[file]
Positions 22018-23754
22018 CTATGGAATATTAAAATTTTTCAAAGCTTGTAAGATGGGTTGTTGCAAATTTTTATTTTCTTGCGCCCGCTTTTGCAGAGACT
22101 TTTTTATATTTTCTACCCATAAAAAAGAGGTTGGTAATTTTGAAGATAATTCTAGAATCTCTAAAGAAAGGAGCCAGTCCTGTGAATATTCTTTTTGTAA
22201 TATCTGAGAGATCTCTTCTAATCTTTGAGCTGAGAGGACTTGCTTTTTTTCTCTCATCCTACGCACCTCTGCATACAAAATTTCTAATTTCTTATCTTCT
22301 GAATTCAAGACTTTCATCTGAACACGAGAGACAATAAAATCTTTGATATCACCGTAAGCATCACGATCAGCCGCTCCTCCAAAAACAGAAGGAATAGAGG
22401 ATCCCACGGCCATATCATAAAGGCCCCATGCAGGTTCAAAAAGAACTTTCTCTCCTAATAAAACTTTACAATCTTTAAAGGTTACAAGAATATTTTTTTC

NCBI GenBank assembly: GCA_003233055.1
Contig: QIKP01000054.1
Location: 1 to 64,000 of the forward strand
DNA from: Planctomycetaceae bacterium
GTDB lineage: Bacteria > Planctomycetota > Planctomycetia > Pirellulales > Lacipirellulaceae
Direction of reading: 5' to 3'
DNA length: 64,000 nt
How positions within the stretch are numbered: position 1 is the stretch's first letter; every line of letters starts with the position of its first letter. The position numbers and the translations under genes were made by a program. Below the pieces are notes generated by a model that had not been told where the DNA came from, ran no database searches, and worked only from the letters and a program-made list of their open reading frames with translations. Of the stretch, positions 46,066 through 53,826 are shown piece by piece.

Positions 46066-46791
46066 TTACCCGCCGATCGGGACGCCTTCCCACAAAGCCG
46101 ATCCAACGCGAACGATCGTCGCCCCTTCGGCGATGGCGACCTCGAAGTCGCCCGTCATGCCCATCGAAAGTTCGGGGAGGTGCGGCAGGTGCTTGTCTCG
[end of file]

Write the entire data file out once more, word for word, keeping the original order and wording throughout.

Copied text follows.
Positions 22018-23754
22018 CTATGGAATATTAAAATTTTTCAAAGCTTGTAAGATGGGTTGTTGCAAATTTTTATTTTCTTGCGCCCGCTTTTGCAGAGACT
22101 TTTTTATATTTTCTACCCATAAAAAAGAGGTTGGTAATTTTGAAGATAATTCTAGAATCTCTAAAGAAAGGAGCCAGTCCTGTGAATATTCTTTTTGTAA
22201 TATCTGAGAGATCTCTTCTAATCTTTGAGCTGAGAGGACTTGCTTTTTTTCTCTCATCCTACGCACCTCTGCATACAAAATTTCTAATTTCTTATCTTCT
22301 GAATTCAAGACTTTCATCTGAACACGAGAGACAATAAAATCTTTGATATCACCGTAAGCATCACGATCAGCCGCTCCTCCAAAAACAGAAGGAATAGAGG
22401 ATCCCACGGCCATATCATAAAGGCCCCATGCAGGTTCAAAAAGAACTTTCTCTCCTAATAAAACTTTACAATCTTTAAAGGTTACAAGAATATTTTTTTC

NCBI GenBank assembly: GCA_003233055.1
Contig: QIKP01000054.1
Location: 1 to 64,000 of the forward strand
DNA from: Planctomycetaceae bacterium
GTDB lineage: Bacteria > Planctomycetota > Planctomycetia > Pirellulales > Lacipirellulaceae
Direction of reading: 5' to 3'
DNA length: 64,000 nt
How positions within the stretch are numbered: position 1 is the stretch's first letter; every line of letters starts with the position of its first letter. The position numbers and the translations under genes were made by a program. Below the pieces are notes generated by a model that had not been told where the DNA came from, ran no database searches, and worked only from the letters and a program-made list of their open reading frames with translations. Of the stretch, positions 46,066 through 53,826 are shown piece by piece.

Positions 46066-46791
46066 TTACCCGCCGATCGGGACGCCTTCCCACAAAGCCG
46101 ATCCAACGCGAACGATCGTCGCCCCTTCGGCGATGGCGACCTCGAAGTCGCCCGTCATGCCCATCGAAAGTTCGGGGAGGTGCGGCAGGTGCTTGTCTCG